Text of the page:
House Price Paid Data from the Land Registry record property sales in England and Wales. Here, I’ve explored a subset of the data for post codes within Bath and North East Somerset for the period January 1995 to October 2016.
For ease of analysis, I’ve explored some of the cyclical patterns in the percentage of sales. Explaining these patterns doesn’t require too much knowledge of the property market and, unlike prices, counts - from which the percentage of sales are calculated - don’t require adjustment for inflation.
That’s enough context. What patterns did I discover?
Percentage of Sales by Weekday: A gradual increase from 10% to 15% of sales that are completed from Tuesday to Thursday contrasts with the 48% of sales that are completed on Friday. Possibly buyers wish to buy just before the weekend; possibly solicitors are rather sluggish at the start of the week; it’s impossible to know from the data alone. Interestingly, this pattern is evident within each year, as well as across all years: when it comes to property sales, Friday has been a relatively busy day for the last 21 years.
Notice that less than 0.2% of sales are completed on Saturday and Sunday. Again, this pattern is evident across all years. Despite the many changes since 1995 - including faster bank transfers - property sales still aren’t completed at the weekend.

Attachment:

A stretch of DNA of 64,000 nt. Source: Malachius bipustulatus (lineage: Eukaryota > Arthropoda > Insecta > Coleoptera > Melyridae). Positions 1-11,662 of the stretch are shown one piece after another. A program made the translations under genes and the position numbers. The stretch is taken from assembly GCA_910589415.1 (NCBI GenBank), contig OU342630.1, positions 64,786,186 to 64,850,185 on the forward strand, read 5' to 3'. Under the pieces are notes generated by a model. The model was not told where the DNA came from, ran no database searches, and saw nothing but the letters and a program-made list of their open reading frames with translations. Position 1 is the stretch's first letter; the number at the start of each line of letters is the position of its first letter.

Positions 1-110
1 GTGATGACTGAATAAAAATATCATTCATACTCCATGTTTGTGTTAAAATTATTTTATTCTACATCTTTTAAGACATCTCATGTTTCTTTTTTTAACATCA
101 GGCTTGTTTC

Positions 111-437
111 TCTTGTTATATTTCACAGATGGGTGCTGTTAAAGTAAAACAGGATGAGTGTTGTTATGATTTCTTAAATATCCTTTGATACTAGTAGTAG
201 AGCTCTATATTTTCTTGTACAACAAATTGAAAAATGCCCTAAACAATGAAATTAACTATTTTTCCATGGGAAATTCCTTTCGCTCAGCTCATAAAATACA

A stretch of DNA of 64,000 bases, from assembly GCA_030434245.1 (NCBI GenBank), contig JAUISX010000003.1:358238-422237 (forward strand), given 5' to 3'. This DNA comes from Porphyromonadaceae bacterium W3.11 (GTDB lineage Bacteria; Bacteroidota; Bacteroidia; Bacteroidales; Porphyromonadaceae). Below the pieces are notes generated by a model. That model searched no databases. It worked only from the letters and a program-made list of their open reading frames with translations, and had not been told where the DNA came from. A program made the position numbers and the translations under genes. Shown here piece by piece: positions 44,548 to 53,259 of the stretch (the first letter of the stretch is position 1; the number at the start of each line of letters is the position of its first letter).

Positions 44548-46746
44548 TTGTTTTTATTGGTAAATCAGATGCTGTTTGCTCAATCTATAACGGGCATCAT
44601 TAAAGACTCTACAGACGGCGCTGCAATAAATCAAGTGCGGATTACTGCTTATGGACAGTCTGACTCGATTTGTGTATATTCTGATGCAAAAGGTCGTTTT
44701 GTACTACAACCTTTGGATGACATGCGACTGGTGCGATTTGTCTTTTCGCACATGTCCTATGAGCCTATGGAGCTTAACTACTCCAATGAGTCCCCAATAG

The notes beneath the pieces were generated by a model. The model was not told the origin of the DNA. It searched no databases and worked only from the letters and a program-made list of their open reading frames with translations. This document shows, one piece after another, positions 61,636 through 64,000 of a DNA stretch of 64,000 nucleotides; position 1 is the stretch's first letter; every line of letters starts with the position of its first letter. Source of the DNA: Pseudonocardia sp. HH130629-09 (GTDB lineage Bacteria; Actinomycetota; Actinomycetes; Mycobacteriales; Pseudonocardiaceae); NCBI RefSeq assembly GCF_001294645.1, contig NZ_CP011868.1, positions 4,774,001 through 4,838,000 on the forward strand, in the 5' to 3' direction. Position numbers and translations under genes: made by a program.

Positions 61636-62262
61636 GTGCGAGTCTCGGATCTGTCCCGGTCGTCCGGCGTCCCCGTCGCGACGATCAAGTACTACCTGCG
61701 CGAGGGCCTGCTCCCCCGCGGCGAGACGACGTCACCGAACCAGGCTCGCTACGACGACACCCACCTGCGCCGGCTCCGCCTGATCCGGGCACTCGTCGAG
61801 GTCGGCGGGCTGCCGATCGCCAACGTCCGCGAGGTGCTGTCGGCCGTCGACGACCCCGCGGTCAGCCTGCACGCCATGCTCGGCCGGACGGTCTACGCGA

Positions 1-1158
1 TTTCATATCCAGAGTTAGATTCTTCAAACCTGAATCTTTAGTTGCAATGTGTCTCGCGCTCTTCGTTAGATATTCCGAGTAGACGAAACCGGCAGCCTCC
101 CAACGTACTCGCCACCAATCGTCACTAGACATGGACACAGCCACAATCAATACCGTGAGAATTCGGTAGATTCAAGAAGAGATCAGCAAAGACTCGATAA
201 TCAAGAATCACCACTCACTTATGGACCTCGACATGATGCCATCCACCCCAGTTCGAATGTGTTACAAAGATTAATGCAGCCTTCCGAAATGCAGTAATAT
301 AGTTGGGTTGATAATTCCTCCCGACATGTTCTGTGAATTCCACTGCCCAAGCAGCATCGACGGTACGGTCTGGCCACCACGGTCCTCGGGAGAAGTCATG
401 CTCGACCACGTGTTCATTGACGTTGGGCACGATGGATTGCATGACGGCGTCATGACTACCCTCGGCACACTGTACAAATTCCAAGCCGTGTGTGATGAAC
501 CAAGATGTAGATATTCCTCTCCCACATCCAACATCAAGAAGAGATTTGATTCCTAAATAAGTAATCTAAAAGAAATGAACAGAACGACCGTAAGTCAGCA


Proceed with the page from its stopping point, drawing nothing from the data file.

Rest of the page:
Percentage of Sales by Month: It’s not surprising that the summer months of July and August see the largest percentage of sales, or that there is a steady rise to, and fall from, this peak. It is surprising, though, that this pattern is not especially evident within each year. Some years - such as 1997, 1999, and 2001 - have very noticeable peaks. Other years - such as 1995, 2000, and 2014 - are much flatter. Whilst year-by-year explanations are hard, it would be interesting to classify years into ‘peaky’ and flat, and attempt to explain each type of year using other data about the property market.
Percentage of Sales by Month by Day: With one exception, the percentage of sales by month by day peaks at the end of each month. (The exception is December, when Christmas explains the early peak on the 20th.) Interestingly, the peaks are reasonably distinct: there doesn’t appear to be much of an increase throughout each month towards each peak. Possibly buyers wish to buy at the end of each month, because this is when they tend to get paid.
I hope these patterns have inspired you to explore the House Price Paid Data. There are many more to discover!
This post is also published on the Bath:Hacked blog.